Daily scenes from Delhi's slums: The drug addicts of Seemapuri
A teenager in a Delhi slum prepares his daily injections: a combination of Buprenorphine, Valium and Avil, that he scored at just Rs. 50.
In another place, another teenager screams as he tries to escape the rope his mother tied him with after a fight about money for his drugs.
In Seemapuri, kids are entering this dark world of drugs as early as seven.
Blowin' in the wind
The Juvenile Justice Board has woken up and taken notice
The Juvenile Justice Board woke up late, but it eventually did. After several crimes by addicted Seemapuri youths, it ordered a study to find the real extent of the problem.
The Society for the Promotion of Youth and Masses followed orders and found eyebrow-raising data: about 30,000 of the residents aged 7-40 are addicts.
People are abusing ganja, heroin, inhalants, sedatives and more daily.
And the findings were eyebrow-raising
Alarmingly, all kinds of drugs were too easy to lay hands on -rickshaw-wallahs, scrap dealers, even authorized pharmacies sell them for cheap. Injections were available at just Rs. 35, inhalants at Rs. 50. Drugs provide children a quick escape from the struggles of daily life.
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The entire environment is insidious for potential addicts
The entire environment is polluted, so to speak. Many adults are addicts, in turn passing the behavior onto youngsters. 35% said their family members consume drugs.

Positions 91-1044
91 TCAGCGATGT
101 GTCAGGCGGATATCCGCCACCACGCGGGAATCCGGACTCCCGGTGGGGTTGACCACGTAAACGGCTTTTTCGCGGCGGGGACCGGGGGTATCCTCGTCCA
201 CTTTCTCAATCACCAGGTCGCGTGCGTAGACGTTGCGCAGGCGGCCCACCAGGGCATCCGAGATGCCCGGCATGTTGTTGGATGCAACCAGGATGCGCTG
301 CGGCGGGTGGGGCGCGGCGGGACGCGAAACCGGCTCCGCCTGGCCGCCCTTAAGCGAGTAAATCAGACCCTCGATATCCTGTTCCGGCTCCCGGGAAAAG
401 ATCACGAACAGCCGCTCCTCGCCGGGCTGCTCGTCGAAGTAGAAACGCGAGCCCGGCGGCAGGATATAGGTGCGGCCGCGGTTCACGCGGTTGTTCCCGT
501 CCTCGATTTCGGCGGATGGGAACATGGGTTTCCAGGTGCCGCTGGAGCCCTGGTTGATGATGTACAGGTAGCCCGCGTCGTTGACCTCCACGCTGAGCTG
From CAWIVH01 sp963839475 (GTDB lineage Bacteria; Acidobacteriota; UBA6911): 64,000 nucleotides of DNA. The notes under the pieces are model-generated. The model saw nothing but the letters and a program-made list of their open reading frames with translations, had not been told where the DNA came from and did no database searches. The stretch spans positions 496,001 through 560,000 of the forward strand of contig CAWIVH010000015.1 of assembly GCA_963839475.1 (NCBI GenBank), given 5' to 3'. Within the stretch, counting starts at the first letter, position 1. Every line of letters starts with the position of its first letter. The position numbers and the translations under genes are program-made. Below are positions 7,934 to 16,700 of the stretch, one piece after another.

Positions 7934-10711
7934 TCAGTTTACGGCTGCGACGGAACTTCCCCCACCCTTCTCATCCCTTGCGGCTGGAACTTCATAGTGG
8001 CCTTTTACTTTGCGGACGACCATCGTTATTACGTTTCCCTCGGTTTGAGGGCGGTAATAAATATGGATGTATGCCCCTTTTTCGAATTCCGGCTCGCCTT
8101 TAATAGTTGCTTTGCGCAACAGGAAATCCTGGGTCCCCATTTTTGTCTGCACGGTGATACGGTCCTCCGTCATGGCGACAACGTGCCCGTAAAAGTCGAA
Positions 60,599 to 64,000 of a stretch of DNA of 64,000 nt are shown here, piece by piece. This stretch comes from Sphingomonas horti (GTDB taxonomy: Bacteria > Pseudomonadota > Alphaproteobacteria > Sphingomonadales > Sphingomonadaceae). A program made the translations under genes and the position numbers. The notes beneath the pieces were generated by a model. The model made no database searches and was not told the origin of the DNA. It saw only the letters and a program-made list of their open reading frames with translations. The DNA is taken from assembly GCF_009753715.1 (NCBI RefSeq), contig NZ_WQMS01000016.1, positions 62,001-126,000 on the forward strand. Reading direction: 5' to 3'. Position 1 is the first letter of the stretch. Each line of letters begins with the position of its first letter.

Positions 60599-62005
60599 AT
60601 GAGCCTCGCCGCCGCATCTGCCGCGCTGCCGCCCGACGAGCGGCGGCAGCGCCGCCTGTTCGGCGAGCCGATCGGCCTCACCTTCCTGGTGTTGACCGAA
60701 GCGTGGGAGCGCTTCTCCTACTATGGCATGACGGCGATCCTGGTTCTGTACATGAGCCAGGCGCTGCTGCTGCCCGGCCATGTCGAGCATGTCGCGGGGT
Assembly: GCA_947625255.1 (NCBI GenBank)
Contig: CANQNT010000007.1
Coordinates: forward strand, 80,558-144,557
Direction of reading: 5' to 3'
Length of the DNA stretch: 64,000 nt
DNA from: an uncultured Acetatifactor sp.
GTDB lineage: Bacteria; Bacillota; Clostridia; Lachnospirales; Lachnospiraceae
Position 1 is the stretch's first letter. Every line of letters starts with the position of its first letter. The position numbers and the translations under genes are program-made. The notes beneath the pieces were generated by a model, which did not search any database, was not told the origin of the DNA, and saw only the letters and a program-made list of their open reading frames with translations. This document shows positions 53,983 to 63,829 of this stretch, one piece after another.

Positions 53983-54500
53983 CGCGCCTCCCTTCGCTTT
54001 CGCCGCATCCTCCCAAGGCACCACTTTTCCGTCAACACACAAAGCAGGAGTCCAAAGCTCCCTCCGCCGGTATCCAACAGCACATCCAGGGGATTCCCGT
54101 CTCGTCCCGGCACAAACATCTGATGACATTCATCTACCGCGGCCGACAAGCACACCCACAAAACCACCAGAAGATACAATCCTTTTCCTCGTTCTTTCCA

These kids then end up pressuring others from non-user families. A whopping 80% said they know of at least one boy who did drugs.
The result: 55% of residents aged 7-40 have tried substances at least once.
It's not as if the addicts don't know the reality
Almost 50% of respondents attributed their drug addiction to peer pressure. 8% blamed influence of family members, 12% said curiosity drove them, 11% said easy availability helped, and 20% quoted a combination of the aforementioned factors.
But there's no support to control drug abuse
Emotional support helps a lot in controlling such behaviors, but it is missing in slums like Seemapuri.
It's not just drug abuse. Last year, the local Mohammadi Masjid said two-three kids go missing every week.
Eva Welfare Organization also found, after studying 15 slums for two years, that domestic violence is a major factor behind addiction. 8,685 of 10,453 slum households reported domestic violence.
At the end, hope can do wonders, but...
The authorities are trying somewhat. De-addiction programs are available, but biased beliefs, like such programs won't do any good, keep people away. There's a deep-rooted mistrust toward the administration. Governments have come and governments have gone, but slum residents haven't seen any development.
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